Place outfits and accessories in your suitcase. If you know you have an adventure or trip already planned in the future and can determine which seasonal wear to pull from, even better, no guess work involved.
The white dress, as seen in the far left hand picture, is such an outfit. I’d packed it, knowing it was “on its last leg”, not likely to be washed and worn much more. The perk? One snag on a railing tore the dress and it was a goner, and I was able to purchase a new dress from a sidewalk sale, a souvenir as a functional item and a happy memory!!!
Ultimate Tip: By packing clothing ahead of time and “forgetting about it” allows you to feel like you have something fresh to wear on your trip, while knowing it fits as you wish. The perks are, you were likely either going to donate the articles, eave them in your wardrobe unused, or wear it so much it tatters, which can easilyhappen on your trip. If you happen to ruin the outfit on your trip, no harm, no foul. Also, if you want to leave the article of clothing behind (donate it or leave it in a charity bin), especially if you packed an outfit that isn’t a “favorite”, you will free up space in your luggage, assuring space for something more special.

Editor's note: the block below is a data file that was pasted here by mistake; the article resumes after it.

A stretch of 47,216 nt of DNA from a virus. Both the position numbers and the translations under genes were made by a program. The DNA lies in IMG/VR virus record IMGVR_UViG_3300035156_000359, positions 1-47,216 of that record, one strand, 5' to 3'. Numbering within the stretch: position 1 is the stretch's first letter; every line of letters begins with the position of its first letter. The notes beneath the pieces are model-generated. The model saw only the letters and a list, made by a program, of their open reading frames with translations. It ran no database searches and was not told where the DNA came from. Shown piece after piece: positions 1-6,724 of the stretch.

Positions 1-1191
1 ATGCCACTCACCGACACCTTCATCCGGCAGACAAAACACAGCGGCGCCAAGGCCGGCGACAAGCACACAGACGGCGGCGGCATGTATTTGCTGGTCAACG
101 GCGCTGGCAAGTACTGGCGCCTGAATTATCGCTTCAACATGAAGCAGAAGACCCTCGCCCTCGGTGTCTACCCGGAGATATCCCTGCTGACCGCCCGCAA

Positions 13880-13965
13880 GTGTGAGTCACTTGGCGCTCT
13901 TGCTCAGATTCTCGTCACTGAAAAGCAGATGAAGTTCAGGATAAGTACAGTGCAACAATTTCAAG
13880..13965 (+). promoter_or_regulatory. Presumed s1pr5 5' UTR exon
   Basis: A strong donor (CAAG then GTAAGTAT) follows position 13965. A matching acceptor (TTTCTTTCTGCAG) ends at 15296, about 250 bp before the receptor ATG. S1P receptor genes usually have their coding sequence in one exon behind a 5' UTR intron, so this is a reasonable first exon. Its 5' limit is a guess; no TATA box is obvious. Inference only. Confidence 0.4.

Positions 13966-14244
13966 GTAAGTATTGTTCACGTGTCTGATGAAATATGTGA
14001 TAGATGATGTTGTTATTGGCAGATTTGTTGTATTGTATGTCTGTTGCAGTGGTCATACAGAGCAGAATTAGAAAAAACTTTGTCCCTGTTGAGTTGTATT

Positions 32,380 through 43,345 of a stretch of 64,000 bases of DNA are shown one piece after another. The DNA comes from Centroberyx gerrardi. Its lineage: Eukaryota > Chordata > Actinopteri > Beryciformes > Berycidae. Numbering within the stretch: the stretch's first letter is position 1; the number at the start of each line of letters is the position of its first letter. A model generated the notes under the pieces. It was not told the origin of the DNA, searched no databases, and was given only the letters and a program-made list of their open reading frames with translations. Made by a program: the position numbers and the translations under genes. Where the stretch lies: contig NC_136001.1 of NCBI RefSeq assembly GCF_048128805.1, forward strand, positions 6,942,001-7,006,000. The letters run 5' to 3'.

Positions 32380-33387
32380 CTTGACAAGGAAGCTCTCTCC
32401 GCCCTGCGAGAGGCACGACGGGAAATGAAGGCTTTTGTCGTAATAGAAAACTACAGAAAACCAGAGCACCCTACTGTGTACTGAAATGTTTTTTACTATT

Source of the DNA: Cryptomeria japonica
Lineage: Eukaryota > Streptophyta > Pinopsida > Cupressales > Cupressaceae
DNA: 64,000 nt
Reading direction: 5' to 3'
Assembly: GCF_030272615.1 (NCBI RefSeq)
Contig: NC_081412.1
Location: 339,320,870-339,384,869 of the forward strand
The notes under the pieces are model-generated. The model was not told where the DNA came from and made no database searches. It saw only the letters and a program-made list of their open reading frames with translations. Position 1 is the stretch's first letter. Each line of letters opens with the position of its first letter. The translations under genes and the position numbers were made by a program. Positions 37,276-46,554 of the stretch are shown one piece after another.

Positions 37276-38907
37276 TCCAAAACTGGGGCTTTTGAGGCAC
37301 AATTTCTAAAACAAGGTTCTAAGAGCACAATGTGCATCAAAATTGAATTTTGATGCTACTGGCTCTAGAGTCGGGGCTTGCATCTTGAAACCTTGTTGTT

Everyone has heard and knows the adage, a penny saved is a penny earned. Why? Truth always rings true.
As children, we often saved up our pennies for that special toy or gadget desired. Some of us did extra chores, babysat, mowed lawns–donated blood/plasma in college. The principle remains the same as adults, perhaps with a slight twist.